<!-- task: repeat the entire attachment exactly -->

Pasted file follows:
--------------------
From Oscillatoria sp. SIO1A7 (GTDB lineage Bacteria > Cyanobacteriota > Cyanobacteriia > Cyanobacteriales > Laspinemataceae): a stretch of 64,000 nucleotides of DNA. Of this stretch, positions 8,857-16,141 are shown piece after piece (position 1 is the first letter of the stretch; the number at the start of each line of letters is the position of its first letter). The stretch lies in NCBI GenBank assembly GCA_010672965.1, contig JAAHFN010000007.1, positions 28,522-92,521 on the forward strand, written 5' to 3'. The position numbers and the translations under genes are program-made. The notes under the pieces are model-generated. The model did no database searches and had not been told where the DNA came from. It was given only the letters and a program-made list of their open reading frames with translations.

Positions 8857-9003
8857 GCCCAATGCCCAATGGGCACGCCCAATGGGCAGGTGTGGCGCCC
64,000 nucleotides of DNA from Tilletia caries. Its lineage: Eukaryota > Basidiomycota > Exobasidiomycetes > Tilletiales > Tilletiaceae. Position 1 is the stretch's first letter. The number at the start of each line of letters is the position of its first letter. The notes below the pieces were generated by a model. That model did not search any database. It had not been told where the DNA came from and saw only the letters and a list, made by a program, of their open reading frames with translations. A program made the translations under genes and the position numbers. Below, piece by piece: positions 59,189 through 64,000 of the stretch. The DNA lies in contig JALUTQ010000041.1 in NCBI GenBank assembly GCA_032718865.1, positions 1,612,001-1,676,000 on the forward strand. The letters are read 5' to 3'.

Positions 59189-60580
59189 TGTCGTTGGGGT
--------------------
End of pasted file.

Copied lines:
From Oscillatoria sp. SIO1A7 (GTDB lineage Bacteria > Cyanobacteriota > Cyanobacteriia > Cyanobacteriales > Laspinemataceae): a stretch of 64,000 nucleotides of DNA. Of this stretch, positions 8,857-16,141 are shown piece after piece (position 1 is the first letter of the stretch; the number at the start of each line of letters is the position of its first letter). The stretch lies in NCBI GenBank assembly GCA_010672965.1, contig JAAHFN010000007.1, positions 28,522-92,521 on the forward strand, written 5' to 3'. The position numbers and the translations under genes are program-made. The notes under the pieces are model-generated. The model did no database searches and had not been told where the DNA came from. It was given only the letters and a program-made list of their open reading frames with translations.

Positions 8857-9003
8857 GCCCAATGCCCAATGGGCACGCCCAATGGGCAGGTGTGGCGCCC
64,000 nucleotides of DNA from Tilletia caries. Its lineage: Eukaryota > Basidiomycota > Exobasidiomycetes > Tilletiales > Tilletiaceae. Position 1 is the stretch's first letter. The number at the start of each line of letters is the position of its first letter. The notes below the pieces were generated by a model. That model did not search any database. It had not been told where the DNA came from and saw only the letters and a list, made by a program, of their open reading frames with translations. A program made the translations under genes and the position numbers. Below, piece by piece: positions 59,189 through 64,000 of the stretch. The DNA lies in contig JALUTQ010000041.1 in NCBI GenBank assembly GCA_032718865.1, positions 1,612,001-1,676,000 on the forward strand. The letters are read 5' to 3'.

Positions 59189-60580
59189 TGTCGTTGGGGT